Tuesday, February 16, 2016

Body Worlds RX: A Review of McWane's Newest Exhibit

My son raises his hands, formed in the shape of a heart, to my face and says, "Mommy, it's not shaped like this at all.  Why do people say a heart is shaped like this?"

We are examining an actual heart that has been preserved by Plastination.  It is clearly in the shape of a fist, not the traditional heart-shape we've all come to associate with love.  "Well," I respond, "I'm not sure where that depiction came from.  As you can see, a heart is more in the shape of a fist."  My son shakes his head and moves along to the next exhibit.

The human heart is just one of many fascinating organs on display at the McWane Science Center's "Body Worlds Rx: Prescriptions for Healthy Living" exhibit.  As a homeschooling mom, I'm often looking for ways to bring science to life in a meaningful way for my children; in this exhibit, science leaps from the pages of the textbook into a network of displays that could capture children's interest for hours.  As a long-time visitor to the McWane Science Center, this is easily my favorite of all the exhibits I have visited at the museum.

The kids had the opportunity to touch an actual brain and heart

"Body Worlds Rx" is located on the third floor.  When visitors enter the exhibit, they are greeted by the displays of actual human bodies, which reveal different organ and body systems.  Anatomist Dr. Gunther von Hagens, who invented a way to preserve the human body in such a way it can be displayed for viewing to the general public, has paved the way for an innovative way to educate the public on the intricate, delicate workings of the human body.  His science is called Plastination, which hardens the different parts of the body.  This new science was unveiled at McWane on January 27th.

My children pose with one of the models.  This model illustrates the network of bones and muscles in the body.

Visitors begin their tour of the exhibit with a close-up examination of the bones and muscles then travel through the different body systems, including circulatory, digestive, endocrine, neurological, respiratory, etc.  Each of the organs on display is an actual, preserved organ, not simply a man-made model.  The exhibit also highlights different ailments that afflict a body when it isn't properly maintained.  "Body Worlds Rx" presents an explanation of each body system that is easily comprehended, and even offers actual models of diseased organs and systems, often comparing them to healthy ones.  It is an exhibition that is perfect for educating young and old on the importance of healthy living.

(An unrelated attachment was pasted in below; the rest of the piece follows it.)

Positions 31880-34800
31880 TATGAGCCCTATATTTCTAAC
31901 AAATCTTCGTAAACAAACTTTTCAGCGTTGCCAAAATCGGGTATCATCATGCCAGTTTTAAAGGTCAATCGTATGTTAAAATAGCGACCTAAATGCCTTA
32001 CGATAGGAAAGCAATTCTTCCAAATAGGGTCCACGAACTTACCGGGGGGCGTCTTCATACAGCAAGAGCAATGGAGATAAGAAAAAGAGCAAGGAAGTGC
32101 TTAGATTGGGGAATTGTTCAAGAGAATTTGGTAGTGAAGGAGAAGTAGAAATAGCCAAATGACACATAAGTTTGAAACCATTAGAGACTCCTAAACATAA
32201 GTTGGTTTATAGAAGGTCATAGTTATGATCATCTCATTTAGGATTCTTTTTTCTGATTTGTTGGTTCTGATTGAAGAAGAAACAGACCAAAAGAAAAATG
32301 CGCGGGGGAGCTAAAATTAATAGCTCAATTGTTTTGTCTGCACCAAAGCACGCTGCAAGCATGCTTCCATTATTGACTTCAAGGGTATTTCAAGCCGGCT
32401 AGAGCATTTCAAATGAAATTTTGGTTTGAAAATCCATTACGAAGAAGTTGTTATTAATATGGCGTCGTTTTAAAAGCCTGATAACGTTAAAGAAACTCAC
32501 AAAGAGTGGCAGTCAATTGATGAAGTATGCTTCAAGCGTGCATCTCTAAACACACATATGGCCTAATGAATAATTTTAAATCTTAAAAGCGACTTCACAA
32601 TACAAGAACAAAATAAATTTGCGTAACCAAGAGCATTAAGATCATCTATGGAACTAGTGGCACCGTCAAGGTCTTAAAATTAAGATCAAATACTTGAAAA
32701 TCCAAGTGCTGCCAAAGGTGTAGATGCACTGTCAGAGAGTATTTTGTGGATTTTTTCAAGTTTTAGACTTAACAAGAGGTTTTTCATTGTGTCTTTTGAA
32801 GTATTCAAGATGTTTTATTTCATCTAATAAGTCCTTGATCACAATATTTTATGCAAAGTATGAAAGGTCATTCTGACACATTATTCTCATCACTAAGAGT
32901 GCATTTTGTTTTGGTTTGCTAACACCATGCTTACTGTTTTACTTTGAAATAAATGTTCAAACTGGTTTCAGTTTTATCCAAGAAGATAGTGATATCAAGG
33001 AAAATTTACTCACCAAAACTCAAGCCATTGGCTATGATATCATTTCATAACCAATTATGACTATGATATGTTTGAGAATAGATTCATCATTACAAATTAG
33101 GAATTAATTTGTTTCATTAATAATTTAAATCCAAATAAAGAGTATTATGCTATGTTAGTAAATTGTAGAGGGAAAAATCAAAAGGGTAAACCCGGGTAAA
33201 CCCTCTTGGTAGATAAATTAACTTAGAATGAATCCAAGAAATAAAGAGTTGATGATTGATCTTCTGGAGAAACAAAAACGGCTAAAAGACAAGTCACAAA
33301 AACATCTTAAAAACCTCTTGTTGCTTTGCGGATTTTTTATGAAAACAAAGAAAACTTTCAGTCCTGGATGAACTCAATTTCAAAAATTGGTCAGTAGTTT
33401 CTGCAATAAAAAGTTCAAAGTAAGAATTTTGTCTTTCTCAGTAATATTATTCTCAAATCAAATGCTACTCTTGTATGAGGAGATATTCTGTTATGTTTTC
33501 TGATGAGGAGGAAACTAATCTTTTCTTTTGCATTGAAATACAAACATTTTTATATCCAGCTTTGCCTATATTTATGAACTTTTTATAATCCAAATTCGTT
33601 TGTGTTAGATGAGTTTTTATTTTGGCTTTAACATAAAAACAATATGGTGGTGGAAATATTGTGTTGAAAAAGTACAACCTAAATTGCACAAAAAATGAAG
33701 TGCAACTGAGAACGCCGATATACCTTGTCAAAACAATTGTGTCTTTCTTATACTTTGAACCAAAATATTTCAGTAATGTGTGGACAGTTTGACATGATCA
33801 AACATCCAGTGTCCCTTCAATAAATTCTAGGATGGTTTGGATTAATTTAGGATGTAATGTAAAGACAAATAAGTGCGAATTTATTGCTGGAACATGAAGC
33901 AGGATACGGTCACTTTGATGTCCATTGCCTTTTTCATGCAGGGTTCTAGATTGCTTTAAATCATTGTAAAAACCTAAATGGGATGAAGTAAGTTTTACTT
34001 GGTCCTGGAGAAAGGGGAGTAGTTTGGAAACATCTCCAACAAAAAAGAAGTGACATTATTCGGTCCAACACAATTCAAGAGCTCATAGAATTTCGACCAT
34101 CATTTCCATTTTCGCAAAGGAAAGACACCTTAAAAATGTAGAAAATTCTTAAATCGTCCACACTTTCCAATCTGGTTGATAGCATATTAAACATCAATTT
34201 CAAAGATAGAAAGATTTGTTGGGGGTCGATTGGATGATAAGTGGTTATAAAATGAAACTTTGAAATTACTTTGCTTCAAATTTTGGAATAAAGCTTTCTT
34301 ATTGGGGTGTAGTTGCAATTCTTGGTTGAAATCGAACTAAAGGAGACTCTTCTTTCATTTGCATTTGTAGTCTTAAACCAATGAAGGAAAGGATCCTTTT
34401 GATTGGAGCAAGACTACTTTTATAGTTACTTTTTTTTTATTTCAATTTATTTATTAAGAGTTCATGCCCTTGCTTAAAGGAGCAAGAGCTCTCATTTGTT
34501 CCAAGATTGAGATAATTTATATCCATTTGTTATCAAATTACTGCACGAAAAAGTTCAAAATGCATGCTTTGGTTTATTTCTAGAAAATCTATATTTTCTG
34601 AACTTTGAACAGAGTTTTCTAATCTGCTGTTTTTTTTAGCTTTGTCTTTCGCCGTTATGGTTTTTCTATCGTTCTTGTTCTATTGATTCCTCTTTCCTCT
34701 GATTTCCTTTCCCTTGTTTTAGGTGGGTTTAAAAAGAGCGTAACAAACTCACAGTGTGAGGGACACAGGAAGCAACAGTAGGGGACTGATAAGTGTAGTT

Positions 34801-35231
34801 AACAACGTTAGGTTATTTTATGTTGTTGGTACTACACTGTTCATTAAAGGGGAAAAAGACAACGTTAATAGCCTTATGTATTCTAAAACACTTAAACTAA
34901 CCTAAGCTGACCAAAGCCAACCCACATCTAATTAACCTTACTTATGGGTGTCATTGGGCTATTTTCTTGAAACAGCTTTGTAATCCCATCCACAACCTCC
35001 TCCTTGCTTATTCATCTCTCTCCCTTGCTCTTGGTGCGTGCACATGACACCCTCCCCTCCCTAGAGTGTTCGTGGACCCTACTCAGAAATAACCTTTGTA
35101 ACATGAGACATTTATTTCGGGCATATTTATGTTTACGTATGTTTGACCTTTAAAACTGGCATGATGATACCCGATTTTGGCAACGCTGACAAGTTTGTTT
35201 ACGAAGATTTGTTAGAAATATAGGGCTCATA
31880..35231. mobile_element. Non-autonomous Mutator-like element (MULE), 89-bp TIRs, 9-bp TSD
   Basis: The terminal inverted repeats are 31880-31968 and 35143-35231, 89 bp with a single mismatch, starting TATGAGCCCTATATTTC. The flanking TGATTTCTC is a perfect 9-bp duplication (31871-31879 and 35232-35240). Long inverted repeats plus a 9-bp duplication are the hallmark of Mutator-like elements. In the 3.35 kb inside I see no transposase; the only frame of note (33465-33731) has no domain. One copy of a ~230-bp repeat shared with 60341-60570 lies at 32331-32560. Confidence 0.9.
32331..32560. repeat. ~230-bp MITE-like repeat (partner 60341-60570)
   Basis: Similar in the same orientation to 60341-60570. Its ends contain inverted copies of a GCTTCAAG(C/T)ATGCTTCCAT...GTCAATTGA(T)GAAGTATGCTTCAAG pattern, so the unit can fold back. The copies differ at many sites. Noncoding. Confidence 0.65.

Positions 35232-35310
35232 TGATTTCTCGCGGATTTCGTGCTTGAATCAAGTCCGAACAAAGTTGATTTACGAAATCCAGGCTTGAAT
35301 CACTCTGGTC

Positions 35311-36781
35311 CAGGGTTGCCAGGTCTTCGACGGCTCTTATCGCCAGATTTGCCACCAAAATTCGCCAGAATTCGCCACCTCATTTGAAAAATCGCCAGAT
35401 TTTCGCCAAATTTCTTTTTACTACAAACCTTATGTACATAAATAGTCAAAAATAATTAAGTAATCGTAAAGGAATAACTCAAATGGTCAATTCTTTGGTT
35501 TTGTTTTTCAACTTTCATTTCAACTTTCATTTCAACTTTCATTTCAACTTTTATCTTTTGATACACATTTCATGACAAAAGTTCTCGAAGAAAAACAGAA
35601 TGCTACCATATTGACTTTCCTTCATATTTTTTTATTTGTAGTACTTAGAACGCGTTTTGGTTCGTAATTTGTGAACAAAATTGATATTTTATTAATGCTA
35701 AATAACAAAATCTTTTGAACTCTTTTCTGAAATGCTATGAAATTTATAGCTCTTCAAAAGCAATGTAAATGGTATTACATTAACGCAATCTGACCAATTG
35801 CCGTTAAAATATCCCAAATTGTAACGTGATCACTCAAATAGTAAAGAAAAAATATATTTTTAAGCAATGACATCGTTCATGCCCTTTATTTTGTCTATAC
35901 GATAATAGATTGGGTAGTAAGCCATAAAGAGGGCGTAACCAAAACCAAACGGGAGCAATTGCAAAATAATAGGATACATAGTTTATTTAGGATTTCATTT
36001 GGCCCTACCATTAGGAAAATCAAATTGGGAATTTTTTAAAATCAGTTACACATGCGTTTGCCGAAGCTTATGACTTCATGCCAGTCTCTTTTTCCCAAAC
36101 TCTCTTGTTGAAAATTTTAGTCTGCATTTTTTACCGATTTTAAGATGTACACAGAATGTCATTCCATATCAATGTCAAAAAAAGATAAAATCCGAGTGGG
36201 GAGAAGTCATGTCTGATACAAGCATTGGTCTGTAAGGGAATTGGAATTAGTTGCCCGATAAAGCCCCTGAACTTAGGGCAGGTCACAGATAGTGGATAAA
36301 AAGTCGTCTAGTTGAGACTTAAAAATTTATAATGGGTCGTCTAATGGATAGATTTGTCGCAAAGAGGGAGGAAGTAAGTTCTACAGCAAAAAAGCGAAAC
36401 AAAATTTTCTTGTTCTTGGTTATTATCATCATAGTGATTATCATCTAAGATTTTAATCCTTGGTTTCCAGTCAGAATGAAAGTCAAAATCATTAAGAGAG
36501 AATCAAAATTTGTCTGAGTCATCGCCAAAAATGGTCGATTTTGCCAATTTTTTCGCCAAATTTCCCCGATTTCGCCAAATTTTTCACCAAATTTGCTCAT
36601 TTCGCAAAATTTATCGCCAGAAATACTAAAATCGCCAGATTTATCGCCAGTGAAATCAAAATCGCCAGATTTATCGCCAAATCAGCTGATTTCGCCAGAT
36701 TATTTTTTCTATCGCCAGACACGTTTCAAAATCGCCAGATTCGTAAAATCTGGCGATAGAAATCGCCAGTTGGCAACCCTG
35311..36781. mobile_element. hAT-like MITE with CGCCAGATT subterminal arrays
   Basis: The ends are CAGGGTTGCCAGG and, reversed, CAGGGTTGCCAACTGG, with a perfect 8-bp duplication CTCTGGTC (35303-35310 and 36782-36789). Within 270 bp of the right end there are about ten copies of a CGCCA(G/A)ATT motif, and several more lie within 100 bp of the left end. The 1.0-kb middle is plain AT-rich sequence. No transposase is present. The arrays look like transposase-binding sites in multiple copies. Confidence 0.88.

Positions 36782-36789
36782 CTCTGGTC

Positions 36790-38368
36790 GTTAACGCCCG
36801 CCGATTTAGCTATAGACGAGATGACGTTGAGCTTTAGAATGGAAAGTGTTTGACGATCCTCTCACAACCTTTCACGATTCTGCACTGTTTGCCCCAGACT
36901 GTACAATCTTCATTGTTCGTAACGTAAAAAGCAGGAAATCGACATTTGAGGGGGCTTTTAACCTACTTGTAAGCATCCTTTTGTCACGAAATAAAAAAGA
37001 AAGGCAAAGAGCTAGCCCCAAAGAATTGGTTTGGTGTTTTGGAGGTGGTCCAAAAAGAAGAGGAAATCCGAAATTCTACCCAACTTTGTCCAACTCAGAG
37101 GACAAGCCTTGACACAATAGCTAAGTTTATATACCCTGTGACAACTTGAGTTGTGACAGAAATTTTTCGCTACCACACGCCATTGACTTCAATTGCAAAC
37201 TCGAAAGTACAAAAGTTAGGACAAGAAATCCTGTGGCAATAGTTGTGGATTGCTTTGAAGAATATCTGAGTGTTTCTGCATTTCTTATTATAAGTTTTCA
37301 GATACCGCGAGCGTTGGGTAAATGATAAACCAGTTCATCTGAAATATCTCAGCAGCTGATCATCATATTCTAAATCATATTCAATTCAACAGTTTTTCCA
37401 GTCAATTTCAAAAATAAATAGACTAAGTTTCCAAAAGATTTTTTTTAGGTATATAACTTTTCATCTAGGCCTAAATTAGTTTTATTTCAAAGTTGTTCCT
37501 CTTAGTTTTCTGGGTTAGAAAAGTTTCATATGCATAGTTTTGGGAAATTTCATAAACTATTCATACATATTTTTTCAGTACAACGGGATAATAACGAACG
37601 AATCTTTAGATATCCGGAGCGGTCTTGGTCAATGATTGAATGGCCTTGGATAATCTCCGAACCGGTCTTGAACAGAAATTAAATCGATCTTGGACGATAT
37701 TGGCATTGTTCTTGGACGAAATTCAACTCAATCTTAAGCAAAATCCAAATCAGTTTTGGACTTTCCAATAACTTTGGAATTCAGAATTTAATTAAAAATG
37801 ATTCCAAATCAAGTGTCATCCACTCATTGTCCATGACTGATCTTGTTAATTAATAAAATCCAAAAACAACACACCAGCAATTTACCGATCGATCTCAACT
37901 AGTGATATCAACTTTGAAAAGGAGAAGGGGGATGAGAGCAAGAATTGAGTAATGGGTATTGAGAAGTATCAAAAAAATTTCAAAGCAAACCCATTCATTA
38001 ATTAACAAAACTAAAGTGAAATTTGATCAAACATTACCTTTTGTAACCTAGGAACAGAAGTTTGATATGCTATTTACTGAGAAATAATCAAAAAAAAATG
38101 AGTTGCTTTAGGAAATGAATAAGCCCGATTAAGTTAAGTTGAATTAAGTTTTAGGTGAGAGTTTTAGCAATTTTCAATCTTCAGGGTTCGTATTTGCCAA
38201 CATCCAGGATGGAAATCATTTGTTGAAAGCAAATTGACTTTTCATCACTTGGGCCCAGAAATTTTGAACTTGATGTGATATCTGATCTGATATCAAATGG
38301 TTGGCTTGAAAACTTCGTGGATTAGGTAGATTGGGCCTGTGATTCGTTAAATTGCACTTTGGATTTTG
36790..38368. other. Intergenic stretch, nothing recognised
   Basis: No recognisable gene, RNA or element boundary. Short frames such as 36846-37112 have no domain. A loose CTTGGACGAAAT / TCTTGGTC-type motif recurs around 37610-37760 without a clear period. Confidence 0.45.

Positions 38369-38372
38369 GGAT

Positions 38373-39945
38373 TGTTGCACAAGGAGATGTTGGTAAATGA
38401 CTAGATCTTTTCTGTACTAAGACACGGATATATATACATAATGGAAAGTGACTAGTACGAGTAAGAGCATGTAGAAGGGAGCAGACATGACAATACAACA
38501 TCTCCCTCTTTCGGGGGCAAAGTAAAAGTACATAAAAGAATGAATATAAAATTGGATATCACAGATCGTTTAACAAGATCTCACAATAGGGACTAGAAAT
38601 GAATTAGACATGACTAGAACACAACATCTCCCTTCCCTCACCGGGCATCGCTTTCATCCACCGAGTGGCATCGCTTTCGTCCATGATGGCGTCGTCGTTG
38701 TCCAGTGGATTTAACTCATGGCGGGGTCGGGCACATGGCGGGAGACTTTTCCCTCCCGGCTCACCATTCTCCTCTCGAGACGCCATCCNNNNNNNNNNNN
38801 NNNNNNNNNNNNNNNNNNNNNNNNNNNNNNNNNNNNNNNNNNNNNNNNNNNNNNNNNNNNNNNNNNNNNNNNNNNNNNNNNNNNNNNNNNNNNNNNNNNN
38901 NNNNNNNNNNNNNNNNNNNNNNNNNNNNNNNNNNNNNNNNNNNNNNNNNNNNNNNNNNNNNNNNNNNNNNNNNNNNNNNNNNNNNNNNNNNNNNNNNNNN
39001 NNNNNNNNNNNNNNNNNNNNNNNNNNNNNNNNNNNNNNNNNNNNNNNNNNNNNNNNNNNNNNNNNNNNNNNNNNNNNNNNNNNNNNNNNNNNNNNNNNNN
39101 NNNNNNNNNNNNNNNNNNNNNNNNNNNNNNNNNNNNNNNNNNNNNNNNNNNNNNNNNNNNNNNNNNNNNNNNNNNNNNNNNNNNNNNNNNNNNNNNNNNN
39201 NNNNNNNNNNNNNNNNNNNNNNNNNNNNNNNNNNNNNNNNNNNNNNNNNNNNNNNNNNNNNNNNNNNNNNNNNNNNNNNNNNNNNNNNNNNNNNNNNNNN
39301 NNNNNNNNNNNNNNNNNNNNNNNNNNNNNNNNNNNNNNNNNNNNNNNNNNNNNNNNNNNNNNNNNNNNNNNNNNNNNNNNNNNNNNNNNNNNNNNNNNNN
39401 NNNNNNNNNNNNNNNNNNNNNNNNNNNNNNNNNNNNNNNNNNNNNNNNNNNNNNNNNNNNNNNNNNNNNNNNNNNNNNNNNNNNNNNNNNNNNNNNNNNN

A look at the large intestine

An up-close look at the organs and their actual location within the body

The exhibition includes many displays that are simply viewed, but there are plenty of hands-on activities including a dummy for practicing CPR and a working blood-pressure cuff.  The exhibition merges physical displays with technology, including an interactive display that shows what happens in the body when movement occurs.  Entertaining videos, perfect for children, further explain complicated body systems and the diseases that affect those.  My favorite section is on healthy eating; this exhibit captivated my children and clearly illustrated the importance of healthy eating in an impactful way.  While the idea of looking at preserved specimens of an actual human body might leave some squeamish, the exhibition is kid-friendly, especially for elementary and up.  I can't emphasize how ideal this exhibit is to use in conjunction with a unit on the human body.  I can't imagine a more realistic, impactful opportunity, outside of a university medical class.  Parents should rush their children to view this imaginative, if not astonishing, exhibit.  The first visit is free for members but costs $2 for subsequent visits.  Non-members can expect to pay $5.00 plus museum admission.

Watching one of the many short videos

A simple, but effective explanation of cancer

My children, captivated by a video on healthy eating

The importance of healthy eating

A pictorial display on the what people in other countries eat

Display of nervous system

Saturday, January 30, 2016

Do-over Please?

I walk into the dining room, which also doubles as our classroom.  The table is barely evident for the stacks of books and papers that cover it. I announce it's time for school to which my daughter rebuffs, "I'm not doing school today."  Her eyes narrow in determination and her arms cross her chest in defiance.

"That's not a choice," I respond.  "Now, where's your math book?"

"I'm sitting on it."

"A, come on, hand me your math book and let's get started."

"You can't make me," her voice is quiet and cold.

That helpless feeling fills my body.  She's right.  I mean, I could physically move her body from the book while she kicks and screams, but I can't force her to actually do the math.  "Well, if you aren't going to complete your school work then you can vacuum.  I lean over to pick something up as she tosses a book in frustration.  I look up just in time to catch the corner of the book in the cheekbone.  The culmination of a long morning of defiance and a rotten attitude.  I jump up and grab my face.  Tears of pain spring to my eyes.  "What is wrong with you!" I shout.  Jesus, help me, I think. I don't know how to parent her when she's like this.  "You," I say, pointing wildly like some deranged lunatic.  "I need you to go to your room."  My finger flies toward the stairs as if she needs directions to her bedroom.  "I don't want to be around you right now."  My stomach sinks.  I know that wasn't the right thing to say, but I'm truly at a loss, and my eye is throbbing so intensely I swear it's visibly pulsating.

I walk downstairs to alert my husband, who's helping our son. that I need to leave for a little while.  He looks at my eye, winces, and let's me know he's on it.  I jump in the car and erupt into sobs.  This is probably not the right course of action according to all of my parenting books on strong-willed children, but the introvert in me desperately needs to create distance and to be alone to process everything.  I drive a mile to McDonald's and order an large unsweet tea through heavy, wracking sobs.  I pull to the drive-through, eye-swelling, tears pouring.  The cashier is probably so unsettled by the crying maniac at her window that she refuses to make eye contact.  I know I need to deal with this properly, so I offer this prayer on the way back home:  Lord, I'm weary.  I'm baffled.  I don't know.  I just don't even know where to start.  Help.